Although advocacy nonprofits have existed for years, Derek Willis explains in his blog for the New York Times that they have been greater investigated since the Supreme Court decided in 2010 to lower barriers to corporate spending on political campaigns following the Citizens United case. In fact, “The I.R.S. clarified the applicability of the gift tax to contributions to such groups in a 1982 ruling, but media reports and tax experts have noted that enforcement has been rare,” and after the case in late 2010, the agency announced that it would give 501(c)(4) groups greater scrutiny in the future,” he continues.

Some have questioned the timing of the gift tax proposition as the 2012 presidential election looms and speculated whether its sudden consideration is due to pressure from the White House. Kelly Philip Erb for Forbes importantly emphasizes in her blog, “It doesn’t take a genius to figure out that the majority of those dollars appear to have been directed to organizations supporting candidates who ultimately won seats in 2010.”  She continues, “And that makes a number of folks, including key Congressional officials, wonder whether the investigation into those contributions was politically motivated.”

While entirely denying such accusations, IRS Deputy Commissioner for Services and Enforcement, Steven T. Miller, hinted in a memo on the agency’s website that while suspended, the investigation has not been fully terminated and may continue at a later time. He cautions, however, that “this is a difficult area with significant legal, administrative and policy implications with respect to which we have little enforcement history.”

(Associated Press) Companies seeking to influence lawmakers have found that it often pays to donate to nonprofits and charities (that are directly supported by government officials, that is). It has been revealed that in 2009 and 2010, corporations and their lobbyists contributed tens of millions of dollars to organizations that have been linked to congressional and executive-branch members, likely with the hopeful intention of gaining legislative influence.

Bill Allison, Editorial Director of the Sunlight Foundation that provided such statistics, emphasizes in the Associated Press the benefit for companies to make such donations. “By giving millions to nonprofits and charities that lawmakers have a connection to, lobbyists and special interests have a very discreet way of currying favor with the members of Congress they’re trying to influence, one that the public is rarely aware of.”

Boeing provides a prime example of such a situation. While lobbying against a rival aerospace company to win a $35 billion government contract, it was revealed that the company simultaneously made a $10,000 donation to the Symphony Orchestra in Johnstown, Pennsylvania. Likely non-coincidental, the organization was a favorite of Rep. John Murtha, “the late Pennsylvania Democrat who, as a gatekeeper for the Defense Department’s budget, held a lot of influence over Pentagon contracting,” notes the AP article, and the donation to it significantly aided in the company’s eventual success in winning the contract.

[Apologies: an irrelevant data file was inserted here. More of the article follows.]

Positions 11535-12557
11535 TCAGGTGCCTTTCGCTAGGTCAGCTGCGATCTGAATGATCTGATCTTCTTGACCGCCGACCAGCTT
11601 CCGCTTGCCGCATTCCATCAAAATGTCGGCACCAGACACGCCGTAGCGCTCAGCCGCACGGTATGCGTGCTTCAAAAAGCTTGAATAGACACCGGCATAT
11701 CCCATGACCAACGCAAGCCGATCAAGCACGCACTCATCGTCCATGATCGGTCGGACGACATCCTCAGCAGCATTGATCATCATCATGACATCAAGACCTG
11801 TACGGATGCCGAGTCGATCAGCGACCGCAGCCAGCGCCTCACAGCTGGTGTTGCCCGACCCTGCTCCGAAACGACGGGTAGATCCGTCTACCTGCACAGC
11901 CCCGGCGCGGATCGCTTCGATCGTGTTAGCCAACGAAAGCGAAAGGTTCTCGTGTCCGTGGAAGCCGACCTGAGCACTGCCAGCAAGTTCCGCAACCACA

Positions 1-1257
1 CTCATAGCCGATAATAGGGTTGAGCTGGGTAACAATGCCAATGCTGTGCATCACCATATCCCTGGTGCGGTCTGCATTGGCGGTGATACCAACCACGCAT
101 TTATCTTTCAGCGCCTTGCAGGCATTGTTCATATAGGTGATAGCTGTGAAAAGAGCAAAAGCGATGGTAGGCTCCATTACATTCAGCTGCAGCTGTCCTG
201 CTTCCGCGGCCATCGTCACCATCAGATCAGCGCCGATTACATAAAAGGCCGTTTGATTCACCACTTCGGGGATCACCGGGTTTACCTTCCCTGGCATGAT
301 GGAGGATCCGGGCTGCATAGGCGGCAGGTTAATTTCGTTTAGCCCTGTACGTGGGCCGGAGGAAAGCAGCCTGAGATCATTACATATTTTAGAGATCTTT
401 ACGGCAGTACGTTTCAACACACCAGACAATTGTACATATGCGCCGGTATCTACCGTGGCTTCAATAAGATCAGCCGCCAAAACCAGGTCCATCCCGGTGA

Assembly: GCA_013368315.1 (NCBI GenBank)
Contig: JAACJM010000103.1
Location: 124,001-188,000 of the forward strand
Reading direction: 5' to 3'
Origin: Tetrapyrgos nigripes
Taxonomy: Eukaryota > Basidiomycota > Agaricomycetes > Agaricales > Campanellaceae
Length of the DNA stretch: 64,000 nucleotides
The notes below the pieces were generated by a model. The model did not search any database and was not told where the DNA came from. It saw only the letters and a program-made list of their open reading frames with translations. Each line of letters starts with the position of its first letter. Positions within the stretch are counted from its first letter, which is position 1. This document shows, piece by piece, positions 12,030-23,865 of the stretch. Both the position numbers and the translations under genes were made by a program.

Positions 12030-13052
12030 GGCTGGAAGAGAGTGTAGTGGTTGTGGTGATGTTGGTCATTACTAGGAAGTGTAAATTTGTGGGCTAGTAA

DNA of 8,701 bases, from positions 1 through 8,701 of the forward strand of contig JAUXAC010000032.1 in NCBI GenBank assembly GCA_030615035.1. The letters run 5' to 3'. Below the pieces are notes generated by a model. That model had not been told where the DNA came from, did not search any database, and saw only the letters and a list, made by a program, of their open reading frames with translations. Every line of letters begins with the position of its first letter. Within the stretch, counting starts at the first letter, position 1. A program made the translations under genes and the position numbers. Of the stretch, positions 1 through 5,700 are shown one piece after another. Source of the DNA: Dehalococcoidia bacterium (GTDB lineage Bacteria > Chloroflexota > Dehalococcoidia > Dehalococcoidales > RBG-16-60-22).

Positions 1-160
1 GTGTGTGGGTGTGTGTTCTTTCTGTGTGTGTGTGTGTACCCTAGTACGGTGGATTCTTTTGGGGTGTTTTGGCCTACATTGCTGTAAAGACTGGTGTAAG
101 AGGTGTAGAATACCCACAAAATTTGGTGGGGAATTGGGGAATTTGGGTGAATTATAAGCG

Despite perhaps a questionable ethical dilemma, the scenario is undoubtedly a “win-win.”

(New York TimesKanye West’s charity has closed suddenly and mysteriously, according to an e-mail from Joseph Collins, its former executive director.  The charity was established “to combat the severe dropout problem in schools,” as stated on its website.  The charity’s grant distribution was relatively solid, but when Mr. West’s mother and founder of the charity, Dr. Donda West, died in 2007, it dropped significantly.  Many phone calls and e-mails have gone unanswered, so the official reasoning behind the charity’s closure is still unknown.

For the Royal Couple, Give the Gift of Giving

(MSNBC) Prince William and Kate Middleton’s wedding plans have been sweeping headlines for months now, with the most recent news being that gift-wise, they prefer charitable donations to china.  Among other organizations, the royal couple listed a U.S. based charity, Peace Players, as a suggested donation opportunity.

Good News for Good Will

(The Atlantic)  2010 proved a better year for charitable giving, with 43% of charities tracking more donations than in 2009, according to a survey by the Nonprofit Research Collaborative.  As we’ve blogged about before and as is obvious, 2008 was a tough year for nonprofits due to the recession.  Various charts and graphs illustrating the NRC’s data show certain outliers to the study, notably that international and religious causes saw the biggest increase in donations, and the most substantial drop in donations was to art charities.

(New York Times)  Smile Train and Operation Smile, who announced a merger February 14, have reportedly called it off.  Frustrated donors and misinformed board members are just some of the dilemmas involved in the controversial merger.  An online petition protesting the merger finally resulted in its end.